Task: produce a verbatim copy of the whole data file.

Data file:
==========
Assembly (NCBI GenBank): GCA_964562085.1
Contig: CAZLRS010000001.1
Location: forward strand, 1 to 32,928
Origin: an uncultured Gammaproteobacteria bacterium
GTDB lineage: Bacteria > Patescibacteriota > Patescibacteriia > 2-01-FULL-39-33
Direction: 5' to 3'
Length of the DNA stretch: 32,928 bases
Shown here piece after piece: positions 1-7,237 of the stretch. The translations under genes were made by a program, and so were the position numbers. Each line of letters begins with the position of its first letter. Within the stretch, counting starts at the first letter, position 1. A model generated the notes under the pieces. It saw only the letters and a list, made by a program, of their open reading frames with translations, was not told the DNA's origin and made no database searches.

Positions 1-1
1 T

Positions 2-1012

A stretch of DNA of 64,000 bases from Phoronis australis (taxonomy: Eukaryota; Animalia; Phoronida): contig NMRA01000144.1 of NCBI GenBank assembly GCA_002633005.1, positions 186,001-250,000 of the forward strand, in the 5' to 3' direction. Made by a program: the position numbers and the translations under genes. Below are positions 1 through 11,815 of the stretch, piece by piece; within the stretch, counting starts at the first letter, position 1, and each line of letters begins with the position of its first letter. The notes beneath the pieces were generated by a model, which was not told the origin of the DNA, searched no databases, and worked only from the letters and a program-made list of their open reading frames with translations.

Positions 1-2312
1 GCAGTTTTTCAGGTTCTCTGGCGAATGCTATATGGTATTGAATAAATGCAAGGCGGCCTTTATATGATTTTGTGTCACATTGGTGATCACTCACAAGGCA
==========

Assembly (NCBI GenBank): GCA_964562085.1
Contig: CAZLRS010000001.1
Location: forward strand, 1 to 32,928
Origin: an uncultured Gammaproteobacteria bacterium
GTDB lineage: Bacteria > Patescibacteriota > Patescibacteriia > 2-01-FULL-39-33
Direction: 5' to 3'
Length of the DNA stretch: 32,928 bases
Shown here piece after piece: positions 1-7,237 of the stretch. The translations under genes were made by a program, and so were the position numbers. Each line of letters begins with the position of its first letter. Within the stretch, counting starts at the first letter, position 1. A model generated the notes under the pieces. It saw only the letters and a list, made by a program, of their open reading frames with translations, was not told the DNA's origin and made no database searches.

Positions 1-1
1 T

Positions 2-1012

A stretch of DNA of 64,000 bases from Phoronis australis (taxonomy: Eukaryota; Animalia; Phoronida): contig NMRA01000144.1 of NCBI GenBank assembly GCA_002633005.1, positions 186,001-250,000 of the forward strand, in the 5' to 3' direction. Made by a program: the position numbers and the translations under genes. Below are positions 1 through 11,815 of the stretch, piece by piece; within the stretch, counting starts at the first letter, position 1, and each line of letters begins with the position of its first letter. The notes beneath the pieces were generated by a model, which was not told the origin of the DNA, searched no databases, and worked only from the letters and a program-made list of their open reading frames with translations.

Positions 1-2312
1 GCAGTTTTTCAGGTTCTCTGGCGAATGCTATATGGTATTGAATAAATGCAAGGCGGCCTTTATATGATTTTGTGTCACATTGGTGATCACTCACAAGGCA